Since 2015, we’ve seen businesses, individuals, politicians, health departments and bloggers getting involved in over 20 European countries and using the #NowWeTakeTheStairs hashtag to share their photos from the day.
Copenhagen (PRWEB UK) 20 April 2017
A simple nudge is sometimes all that is needed to change someone’s daily routine: “Turn away from the elevator or escalator and take the stairs instead”. Businesses, local authorities, universities and individual citizens are ready to seal off elevators across Europe to celebrate the third No Elevators Day on Wednesday 26 April 2017.
No Elevators Day is part of the International Sport and Culture Association’s (ISCA) NowWeMOVE campaign to get 100 million more Europeans active by 2020.
Lack of time is the most frequent excuse Europeans make for not being physically active. No Elevators Day shows that opportunities for busy people to get moving are all around them. Getting 15 minutes of their recommended daily dose of exercise can be as simple as taking the stairs rather than the elevator or escalator throughout the day.
ISCA, its partners and members have extended an open invitation for people to join No Elevators Day by voluntarily closing some of the elevators and/or escalators on their premises on 26 April. Those who register online can download promotional stickers and sealing tape to raise awareness for the day. All activities under No Elevators Day title will be voluntary and take into consideration the accessibility requirements for people with disabilities and medical conditions.
High profile supporters of No Elevators Day in 2017 will include:
- Members of European Parliament and staff at the Parliament building in Brussels
- The Danish health authority (Sundhedsstyrelsen)
Quote from NowWeMOVE Coordinator for Europe, Laska Nenova:
“We started the European No Elevators Day to give busy people an easy way to be active and help their colleagues and communities get more active every day. Since 2015, we’ve seen businesses, individuals, politicians, health departments and bloggers getting involved in over 20 European countries and using the #NowWeTakeTheStairs hashtag to share their photos from the day. This year there will even be a No Elevators Day event in Colombia, so the concept is growing internationally.”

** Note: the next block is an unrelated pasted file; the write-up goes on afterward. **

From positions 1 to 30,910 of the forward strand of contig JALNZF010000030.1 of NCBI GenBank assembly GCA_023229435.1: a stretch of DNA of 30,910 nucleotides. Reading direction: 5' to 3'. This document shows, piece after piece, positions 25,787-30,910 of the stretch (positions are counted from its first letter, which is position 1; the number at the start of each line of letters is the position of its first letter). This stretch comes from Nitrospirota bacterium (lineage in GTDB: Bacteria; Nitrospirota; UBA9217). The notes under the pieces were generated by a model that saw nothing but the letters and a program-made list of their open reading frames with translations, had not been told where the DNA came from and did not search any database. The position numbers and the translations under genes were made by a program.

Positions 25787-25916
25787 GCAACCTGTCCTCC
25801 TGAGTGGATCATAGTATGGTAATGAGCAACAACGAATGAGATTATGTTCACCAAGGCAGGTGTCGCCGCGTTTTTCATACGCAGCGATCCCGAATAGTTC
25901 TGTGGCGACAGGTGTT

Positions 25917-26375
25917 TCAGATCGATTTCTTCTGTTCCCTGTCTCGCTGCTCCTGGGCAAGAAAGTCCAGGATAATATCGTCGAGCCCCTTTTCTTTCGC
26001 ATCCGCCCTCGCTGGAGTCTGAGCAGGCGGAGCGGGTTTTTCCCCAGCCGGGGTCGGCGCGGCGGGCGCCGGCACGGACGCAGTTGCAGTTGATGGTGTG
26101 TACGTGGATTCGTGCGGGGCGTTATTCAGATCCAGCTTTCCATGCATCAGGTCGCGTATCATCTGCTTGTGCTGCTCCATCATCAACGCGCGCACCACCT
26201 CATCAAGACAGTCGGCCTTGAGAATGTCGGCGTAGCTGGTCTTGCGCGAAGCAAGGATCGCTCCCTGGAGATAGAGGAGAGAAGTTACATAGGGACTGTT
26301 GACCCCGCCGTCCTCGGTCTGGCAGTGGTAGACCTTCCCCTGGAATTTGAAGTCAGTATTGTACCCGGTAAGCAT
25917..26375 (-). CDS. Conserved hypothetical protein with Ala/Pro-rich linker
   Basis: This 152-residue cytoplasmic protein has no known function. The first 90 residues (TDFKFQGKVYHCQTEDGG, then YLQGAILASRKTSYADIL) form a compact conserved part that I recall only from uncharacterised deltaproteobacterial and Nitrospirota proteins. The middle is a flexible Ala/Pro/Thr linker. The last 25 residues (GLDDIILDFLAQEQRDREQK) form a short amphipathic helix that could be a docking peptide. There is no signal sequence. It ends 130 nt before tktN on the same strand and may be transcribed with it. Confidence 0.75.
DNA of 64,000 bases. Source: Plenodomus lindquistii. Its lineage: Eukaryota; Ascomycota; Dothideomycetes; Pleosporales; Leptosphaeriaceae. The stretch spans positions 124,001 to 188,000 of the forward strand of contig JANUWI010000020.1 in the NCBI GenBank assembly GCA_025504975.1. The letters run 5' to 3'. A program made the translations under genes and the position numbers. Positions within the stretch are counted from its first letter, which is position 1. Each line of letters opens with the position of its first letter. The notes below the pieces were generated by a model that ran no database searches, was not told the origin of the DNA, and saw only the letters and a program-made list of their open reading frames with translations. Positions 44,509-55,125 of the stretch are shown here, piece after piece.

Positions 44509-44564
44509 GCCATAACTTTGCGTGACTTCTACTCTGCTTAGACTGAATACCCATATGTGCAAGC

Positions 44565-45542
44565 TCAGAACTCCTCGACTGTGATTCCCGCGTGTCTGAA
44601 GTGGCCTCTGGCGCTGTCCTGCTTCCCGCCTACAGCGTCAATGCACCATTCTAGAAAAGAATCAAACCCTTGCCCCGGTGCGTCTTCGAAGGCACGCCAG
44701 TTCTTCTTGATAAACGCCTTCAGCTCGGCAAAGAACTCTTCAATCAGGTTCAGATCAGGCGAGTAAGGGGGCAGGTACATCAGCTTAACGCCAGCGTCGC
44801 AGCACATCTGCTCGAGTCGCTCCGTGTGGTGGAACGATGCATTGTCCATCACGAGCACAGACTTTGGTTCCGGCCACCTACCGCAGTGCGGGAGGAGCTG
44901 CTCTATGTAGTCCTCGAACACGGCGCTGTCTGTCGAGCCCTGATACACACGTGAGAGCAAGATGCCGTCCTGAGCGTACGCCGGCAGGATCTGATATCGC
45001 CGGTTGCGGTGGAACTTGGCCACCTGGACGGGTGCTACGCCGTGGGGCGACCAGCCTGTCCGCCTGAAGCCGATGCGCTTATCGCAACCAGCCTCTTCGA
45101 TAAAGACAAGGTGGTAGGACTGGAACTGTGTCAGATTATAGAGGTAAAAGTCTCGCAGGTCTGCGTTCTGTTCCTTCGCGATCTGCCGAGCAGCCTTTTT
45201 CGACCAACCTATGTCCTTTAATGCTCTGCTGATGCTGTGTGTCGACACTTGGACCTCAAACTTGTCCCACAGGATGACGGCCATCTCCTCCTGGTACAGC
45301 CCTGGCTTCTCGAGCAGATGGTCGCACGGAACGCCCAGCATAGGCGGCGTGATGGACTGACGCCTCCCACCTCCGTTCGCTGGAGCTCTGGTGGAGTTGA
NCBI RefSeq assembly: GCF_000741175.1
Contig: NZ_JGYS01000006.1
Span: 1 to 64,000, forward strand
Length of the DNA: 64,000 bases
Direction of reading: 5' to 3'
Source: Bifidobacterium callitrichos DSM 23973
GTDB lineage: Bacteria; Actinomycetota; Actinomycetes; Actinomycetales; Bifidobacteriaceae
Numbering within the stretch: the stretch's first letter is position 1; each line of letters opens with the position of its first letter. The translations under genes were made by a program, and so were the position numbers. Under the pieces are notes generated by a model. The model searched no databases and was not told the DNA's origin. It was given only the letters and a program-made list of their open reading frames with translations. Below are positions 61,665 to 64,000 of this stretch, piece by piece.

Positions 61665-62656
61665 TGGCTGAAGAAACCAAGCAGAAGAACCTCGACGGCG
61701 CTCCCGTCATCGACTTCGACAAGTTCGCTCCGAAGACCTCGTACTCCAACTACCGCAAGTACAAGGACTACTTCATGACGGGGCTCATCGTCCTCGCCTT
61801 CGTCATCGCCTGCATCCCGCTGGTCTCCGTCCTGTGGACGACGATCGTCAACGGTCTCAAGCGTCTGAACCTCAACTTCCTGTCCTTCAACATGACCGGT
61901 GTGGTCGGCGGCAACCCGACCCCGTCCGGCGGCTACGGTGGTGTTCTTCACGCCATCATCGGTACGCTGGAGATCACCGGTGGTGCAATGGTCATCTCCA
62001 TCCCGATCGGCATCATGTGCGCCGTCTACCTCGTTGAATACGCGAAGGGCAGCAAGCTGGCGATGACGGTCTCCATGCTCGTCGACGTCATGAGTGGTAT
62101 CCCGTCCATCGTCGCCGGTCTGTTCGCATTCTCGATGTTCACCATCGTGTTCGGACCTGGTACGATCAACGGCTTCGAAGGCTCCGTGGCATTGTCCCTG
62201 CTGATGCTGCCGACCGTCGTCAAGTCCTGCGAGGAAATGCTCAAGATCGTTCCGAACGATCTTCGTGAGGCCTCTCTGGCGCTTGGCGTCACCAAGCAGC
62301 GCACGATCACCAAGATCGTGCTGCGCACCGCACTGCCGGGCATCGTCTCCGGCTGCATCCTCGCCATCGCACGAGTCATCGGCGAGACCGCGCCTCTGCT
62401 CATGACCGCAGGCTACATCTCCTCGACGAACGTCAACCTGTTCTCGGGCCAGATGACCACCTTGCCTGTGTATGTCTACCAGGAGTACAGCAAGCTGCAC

A list of participating cities and organisations is available at http://no-elevators-day.nowwemove.com/ .
Rachel Payne, ISCA Communications Manager: +45 52 79 45 09 rpa(at)isca-web(dot)org
Laska Nenova, NowWeMOVE Campaign Manager: +359 888 524 158 ln(at)isca-web(dot)org
About the NowWeMOVE campaign
NowWeMOVE is Europe’s biggest campaign promoting sport and physical activity. Launched in 2012 by ISCA, it brings stakeholders in the sport for all from a variety of sectors together to tackle the physical inactivity epidemic across Europe. The cross-sector vision of the campaign is to get “100 million more Europeans active in sport and physical activity by 2020.” The overall objectives of the campaign are to raise awareness of the benefits of sport and physical activity among European citizens; promote opportunities to be active in sport and physical activity; and enable sustainable and innovative capacity building for providers of physical activity initiatives through open-source solutions and advocacy.
Please visit the NowWeMOVE website for more information - http://nowwemove.com/
About the International Sport and Culture Association (ISCA)
International Sport and Culture Association (ISCA) is a global platform open to organisations working within the field of sport for all, recreational sports and physical activity. Created in 1995, ISCA cooperates with its 231 member organisations, international NGOs, and public and private sector stakeholders. It has 40 million individual members from 83 countries which represent a diverse group of people active within youth, sport and cultural activities. ISCA’s activities are supporting the general HEPA (Health enhancing physical activity) policy of the EU. ISCA concentrates on three key areas - activities, education and policy-making. As well as promoting events and educational programmes, ISCA takes a full role in the public debate on sport and culture and strives to influence policies in these areas.